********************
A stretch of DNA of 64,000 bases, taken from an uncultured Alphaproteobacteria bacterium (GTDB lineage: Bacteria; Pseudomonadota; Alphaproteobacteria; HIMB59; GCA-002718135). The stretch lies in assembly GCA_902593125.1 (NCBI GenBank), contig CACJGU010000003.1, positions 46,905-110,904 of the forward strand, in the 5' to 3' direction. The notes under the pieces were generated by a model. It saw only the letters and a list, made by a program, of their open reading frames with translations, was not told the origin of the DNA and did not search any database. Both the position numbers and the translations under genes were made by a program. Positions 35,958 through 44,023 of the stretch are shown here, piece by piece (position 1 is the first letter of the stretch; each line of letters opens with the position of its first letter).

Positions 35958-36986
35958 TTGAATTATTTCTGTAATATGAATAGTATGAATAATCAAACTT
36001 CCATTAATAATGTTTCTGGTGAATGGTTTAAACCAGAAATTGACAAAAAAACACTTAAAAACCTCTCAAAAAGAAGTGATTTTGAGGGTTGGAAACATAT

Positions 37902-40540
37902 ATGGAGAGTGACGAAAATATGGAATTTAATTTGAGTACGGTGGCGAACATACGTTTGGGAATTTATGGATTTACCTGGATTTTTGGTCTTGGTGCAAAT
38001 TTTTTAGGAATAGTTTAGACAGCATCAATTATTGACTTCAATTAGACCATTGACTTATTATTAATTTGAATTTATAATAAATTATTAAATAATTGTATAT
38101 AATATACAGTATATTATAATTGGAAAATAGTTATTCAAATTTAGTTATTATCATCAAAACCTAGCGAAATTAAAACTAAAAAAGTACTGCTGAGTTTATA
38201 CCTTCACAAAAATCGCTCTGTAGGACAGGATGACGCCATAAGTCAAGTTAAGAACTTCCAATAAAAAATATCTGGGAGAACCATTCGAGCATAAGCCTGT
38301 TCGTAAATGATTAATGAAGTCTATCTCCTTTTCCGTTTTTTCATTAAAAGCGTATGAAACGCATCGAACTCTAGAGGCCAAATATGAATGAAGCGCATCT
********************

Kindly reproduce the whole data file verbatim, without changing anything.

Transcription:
A stretch of DNA of 64,000 bases, taken from an uncultured Alphaproteobacteria bacterium (GTDB lineage: Bacteria; Pseudomonadota; Alphaproteobacteria; HIMB59; GCA-002718135). The stretch lies in assembly GCA_902593125.1 (NCBI GenBank), contig CACJGU010000003.1, positions 46,905-110,904 of the forward strand, in the 5' to 3' direction. The notes under the pieces were generated by a model. It saw only the letters and a list, made by a program, of their open reading frames with translations, was not told the origin of the DNA and did not search any database. Both the position numbers and the translations under genes were made by a program. Positions 35,958 through 44,023 of the stretch are shown here, piece by piece (position 1 is the first letter of the stretch; each line of letters opens with the position of its first letter).

Positions 35958-36986
35958 TTGAATTATTTCTGTAATATGAATAGTATGAATAATCAAACTT
36001 CCATTAATAATGTTTCTGGTGAATGGTTTAAACCAGAAATTGACAAAAAAACACTTAAAAACCTCTCAAAAAGAAGTGATTTTGAGGGTTGGAAACATAT

Positions 37902-40540
37902 ATGGAGAGTGACGAAAATATGGAATTTAATTTGAGTACGGTGGCGAACATACGTTTGGGAATTTATGGATTTACCTGGATTTTTGGTCTTGGTGCAAAT
38001 TTTTTAGGAATAGTTTAGACAGCATCAATTATTGACTTCAATTAGACCATTGACTTATTATTAATTTGAATTTATAATAAATTATTAAATAATTGTATAT
38101 AATATACAGTATATTATAATTGGAAAATAGTTATTCAAATTTAGTTATTATCATCAAAACCTAGCGAAATTAAAACTAAAAAAGTACTGCTGAGTTTATA
38201 CCTTCACAAAAATCGCTCTGTAGGACAGGATGACGCCATAAGTCAAGTTAAGAACTTCCAATAAAAAATATCTGGGAGAACCATTCGAGCATAAGCCTGT
38301 TCGTAAATGATTAATGAAGTCTATCTCCTTTTCCGTTTTTTCATTAAAAGCGTATGAAACGCATCGAACTCTAGAGGCCAAATATGAATGAAGCGCATCT